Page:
The Rann Government is about to backflip on a key public sector reform and savings measure announced in the last State Budget, Shadow Finance Minister Rob Lucas said today.
“In the last State Budget the Government announced the abolition of the separate and independent position of Commissioner of Public Employment,” Mr Lucas said.
“The Government’s new reform was to make the CEO of the Department of Premier and Cabinet (DPC) also the Commissioner of Public Employment at a budget saving of $500,000 per year.
“At the Budget and Finance Committee last October the CEO of DPC, Chris Eccles, acknowledged the possibility of a ‘clear conflict of interest’ if, for example, a charge of nepotism was made against the CEO of DPC:
“I acknowledge the clear conflict of interest in that circumstance. An arrangement would need to be put in place to deal with that. I have not had the benefit of considering the options as to how that might be managed, but I absolutely take your point.””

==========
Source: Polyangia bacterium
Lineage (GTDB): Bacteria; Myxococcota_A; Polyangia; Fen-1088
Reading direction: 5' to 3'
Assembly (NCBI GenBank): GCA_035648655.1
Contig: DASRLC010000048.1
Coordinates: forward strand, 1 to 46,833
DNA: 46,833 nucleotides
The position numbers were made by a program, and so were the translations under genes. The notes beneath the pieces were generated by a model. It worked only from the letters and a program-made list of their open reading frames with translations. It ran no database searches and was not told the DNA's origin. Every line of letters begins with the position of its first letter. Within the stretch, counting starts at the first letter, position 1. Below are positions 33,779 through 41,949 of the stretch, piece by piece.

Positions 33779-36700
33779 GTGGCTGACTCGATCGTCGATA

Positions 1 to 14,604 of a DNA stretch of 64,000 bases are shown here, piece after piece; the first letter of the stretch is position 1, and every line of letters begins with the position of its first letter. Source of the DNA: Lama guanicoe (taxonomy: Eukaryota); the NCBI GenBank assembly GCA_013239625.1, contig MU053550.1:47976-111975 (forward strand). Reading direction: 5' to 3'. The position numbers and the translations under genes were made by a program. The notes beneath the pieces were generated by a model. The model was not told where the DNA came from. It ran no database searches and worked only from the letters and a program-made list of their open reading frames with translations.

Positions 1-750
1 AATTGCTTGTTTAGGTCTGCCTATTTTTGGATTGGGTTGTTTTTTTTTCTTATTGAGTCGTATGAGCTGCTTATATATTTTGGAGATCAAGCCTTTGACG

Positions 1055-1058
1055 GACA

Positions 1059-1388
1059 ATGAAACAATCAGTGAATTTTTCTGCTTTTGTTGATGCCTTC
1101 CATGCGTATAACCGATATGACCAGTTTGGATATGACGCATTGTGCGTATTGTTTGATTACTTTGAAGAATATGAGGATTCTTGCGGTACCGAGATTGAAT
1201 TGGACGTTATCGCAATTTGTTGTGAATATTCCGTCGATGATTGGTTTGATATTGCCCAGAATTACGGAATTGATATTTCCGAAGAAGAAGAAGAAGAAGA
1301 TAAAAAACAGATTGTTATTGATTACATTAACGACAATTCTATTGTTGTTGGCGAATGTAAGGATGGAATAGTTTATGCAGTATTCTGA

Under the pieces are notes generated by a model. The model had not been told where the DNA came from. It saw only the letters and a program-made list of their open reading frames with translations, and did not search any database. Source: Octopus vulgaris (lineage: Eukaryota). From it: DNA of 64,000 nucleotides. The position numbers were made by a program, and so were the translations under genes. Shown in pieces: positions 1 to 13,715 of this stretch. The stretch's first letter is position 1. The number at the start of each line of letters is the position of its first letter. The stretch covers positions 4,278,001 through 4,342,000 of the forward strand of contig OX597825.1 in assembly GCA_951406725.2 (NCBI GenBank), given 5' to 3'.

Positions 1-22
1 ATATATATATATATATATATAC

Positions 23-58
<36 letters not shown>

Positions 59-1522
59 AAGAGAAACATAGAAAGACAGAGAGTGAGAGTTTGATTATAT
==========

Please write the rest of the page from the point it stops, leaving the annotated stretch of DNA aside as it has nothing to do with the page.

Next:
At the Budget and Finance Committee meeting on 15 March 2011, Mr Eccles conceded the whole policy was now being reconsidered:
Rob Lucas: “At the last meeting I asked you about the conflict of interest in your position, as I saw it, of being Chief Executive, and the Commissioner for Public Employment. You came back with a response in writing, which did not say much, but I am led to believe that maybe you and/or others might be reflecting on that and there might be a potential change in the wind. Are you in a position to indicate if you are staying of the view that when the current commissioner goes that you are going to be the Commissioner for Public Employment, or is there to be an alternative arrangement entered into?”
Chris Eccles: “It is a matter that is being reconsidered.”
“This means there will now be a $500,000 hole in the budget, or the Rann Government will have to make further cuts to make up for the loss of a budget savings measure,” Mr Lucas said.
“Sadly, this is just another example from this Labor Government of an ill considered policy decision where the potential implications should have been apparent right from the start.”